Girona/ Gerona, The Smallest Catalan capital With Big History.

Girona, one of the most spectacular places that is somewhat overlooked by brits when they come to this province. Most of us are drawn somewhat to the various luxurious spots of the Costa Brava, and rarely venture inland that much. Girona’s popularity however, has been slowly changing, and not just because of Game of Thrones. There is so much more to offer in this small but historical city, and what you’ve seen on TV leave more questions than answers. Let’s look a little more into this picturesque Catalan capital.

Girona is the easternmost provincial capital in Spain and the smallest of the 4 Catalan capitals and is quite easy to get to given that it is only 80km from Barcelona. You are just 45 mins or so from the beach and a little over an hour from the high Pyrenees. France is accessible by AVE, bus and even local Rodalies (R11) and Cercanias (RG1) services. Girona also has an airport which has regular flights to London, though flights are very irregular during the winter, so it’s normal for many visitors to fly to Barcelona and connect. The only downside to the location of Girona, is that it quite a long trip if you are travelling to/ from most of the rest of the country, so the journey may be a long one.

The seasons of Girona are a bit more distinct and not as extreme as other parts of Catalonia. Winters are quite cold, but not extreme (though it will be cold at night), and summers are hot, but rarely sweltering, and for a location that is inland, that’s quite rare in Spain. Occasionally one might need to be aware of the Tramuntana wind that often affects the Costa Brava and occasionally may affect Girona. The geographic location of this city is also favourable for anyone staying, as it’s not far from other places with distinctly different climates. Like most places in Catalonia, Girona has wetter springs and autumns, so be realistic when packing your suitcase.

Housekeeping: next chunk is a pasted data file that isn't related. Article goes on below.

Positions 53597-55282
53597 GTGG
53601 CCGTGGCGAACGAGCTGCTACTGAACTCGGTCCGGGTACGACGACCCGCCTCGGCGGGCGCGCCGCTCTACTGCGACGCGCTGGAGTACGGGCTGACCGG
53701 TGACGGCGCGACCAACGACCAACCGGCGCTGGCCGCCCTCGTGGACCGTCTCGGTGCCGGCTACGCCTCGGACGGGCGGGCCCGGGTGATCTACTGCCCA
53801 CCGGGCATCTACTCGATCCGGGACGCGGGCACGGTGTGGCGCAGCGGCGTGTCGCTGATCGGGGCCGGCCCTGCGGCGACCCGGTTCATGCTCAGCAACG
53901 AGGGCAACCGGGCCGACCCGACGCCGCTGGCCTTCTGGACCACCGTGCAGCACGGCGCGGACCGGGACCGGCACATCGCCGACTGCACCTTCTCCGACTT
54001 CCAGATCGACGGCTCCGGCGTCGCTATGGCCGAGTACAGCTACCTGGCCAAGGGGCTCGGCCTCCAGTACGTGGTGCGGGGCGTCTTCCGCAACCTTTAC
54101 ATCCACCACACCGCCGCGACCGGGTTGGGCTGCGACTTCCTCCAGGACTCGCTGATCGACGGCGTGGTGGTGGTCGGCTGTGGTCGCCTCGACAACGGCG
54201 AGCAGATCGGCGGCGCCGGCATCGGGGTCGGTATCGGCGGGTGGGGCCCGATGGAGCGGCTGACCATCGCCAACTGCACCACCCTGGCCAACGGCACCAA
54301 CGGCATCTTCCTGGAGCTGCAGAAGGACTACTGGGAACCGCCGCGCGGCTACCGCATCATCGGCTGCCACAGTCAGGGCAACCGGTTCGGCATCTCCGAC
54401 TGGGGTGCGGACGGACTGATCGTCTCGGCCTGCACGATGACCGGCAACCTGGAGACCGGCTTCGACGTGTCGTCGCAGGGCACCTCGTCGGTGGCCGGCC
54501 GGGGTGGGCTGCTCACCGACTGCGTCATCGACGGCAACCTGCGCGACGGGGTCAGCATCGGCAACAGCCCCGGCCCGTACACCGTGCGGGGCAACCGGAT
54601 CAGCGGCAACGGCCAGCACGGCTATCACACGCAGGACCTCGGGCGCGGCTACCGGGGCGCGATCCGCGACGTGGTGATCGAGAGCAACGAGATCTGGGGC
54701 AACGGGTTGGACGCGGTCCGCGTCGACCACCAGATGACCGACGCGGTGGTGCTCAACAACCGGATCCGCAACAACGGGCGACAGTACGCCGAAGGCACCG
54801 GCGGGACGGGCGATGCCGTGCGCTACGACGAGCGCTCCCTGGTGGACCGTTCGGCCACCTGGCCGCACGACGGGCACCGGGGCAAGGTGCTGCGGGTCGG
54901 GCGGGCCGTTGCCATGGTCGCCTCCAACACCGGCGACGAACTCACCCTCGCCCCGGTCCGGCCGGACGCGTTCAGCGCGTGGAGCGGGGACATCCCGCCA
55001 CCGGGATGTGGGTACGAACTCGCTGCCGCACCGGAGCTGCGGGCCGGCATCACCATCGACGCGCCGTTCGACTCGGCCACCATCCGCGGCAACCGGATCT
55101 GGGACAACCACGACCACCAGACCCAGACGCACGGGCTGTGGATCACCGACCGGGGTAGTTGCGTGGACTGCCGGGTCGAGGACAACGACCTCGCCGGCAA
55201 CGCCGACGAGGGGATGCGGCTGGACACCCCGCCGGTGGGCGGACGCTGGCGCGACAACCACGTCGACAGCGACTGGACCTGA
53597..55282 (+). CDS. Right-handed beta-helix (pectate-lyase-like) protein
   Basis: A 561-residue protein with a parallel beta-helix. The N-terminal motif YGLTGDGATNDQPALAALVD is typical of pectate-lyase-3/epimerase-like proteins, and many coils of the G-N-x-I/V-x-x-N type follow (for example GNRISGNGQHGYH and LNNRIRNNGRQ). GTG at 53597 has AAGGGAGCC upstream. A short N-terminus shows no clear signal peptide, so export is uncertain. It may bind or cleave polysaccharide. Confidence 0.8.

It’s very easy to distinguish your whereabouts in Girona, and the easiest way to tell is via the Riu Onyar. The old part is to the east and the newer part to the west, though parts of the old part spill over a few blocks to the west side as well in the north. It kinda works the same way with shopping but the other way round. Most of the high street names are on the west side, but many spill over on the east side, mostly on Rambla de Llibertat and connecting streets. But starting on the Rambla is where you are going to connect to most of the iconic sights Girona has to Offer.

The most iconic areas are located in the El Call/ Barri Vell part, which is the oldest, and the iconic cathedral steps are usually the first port of call, and from there you are spoilt for choice on where to visit next. All I can say is that this part can get quite crowded, so avoid it at midday or early evening. I continued round the back of the cathedral and took a walk on the muralla, which gave amazing views of the city and surrounding countryside. This also separates the urban area from the suburban districts that allow you to enjoy more tranquil sights such as the Monestir de Sant Daniel or the Castell de Montjuic. Some hiking routes from the city can take you to some of the hilltops in that area as well which would take only an hour or so from the muralla.

The Old quarter itself has a lot of heavily built up narrow streets which often have tunnels or arches running through them, and you will find evidence of moorish influence such as the banys arabs, and jewish architecture, a stones throw away from the Altstadt viewpoint near the cathedral. It’s also worth checking out the basilica se Sant Felix, often mistaken for the cathedral on the banks of the Onyar, and the Monesterio de San Pedro de Galligants. Popular museums include the Museo de La Historia de Girona, the Museo de la Historia de los Judios, and The Fundació Rafael Masó. The Riu Galligants also has some impressive trails for hiking starting from the old quarter.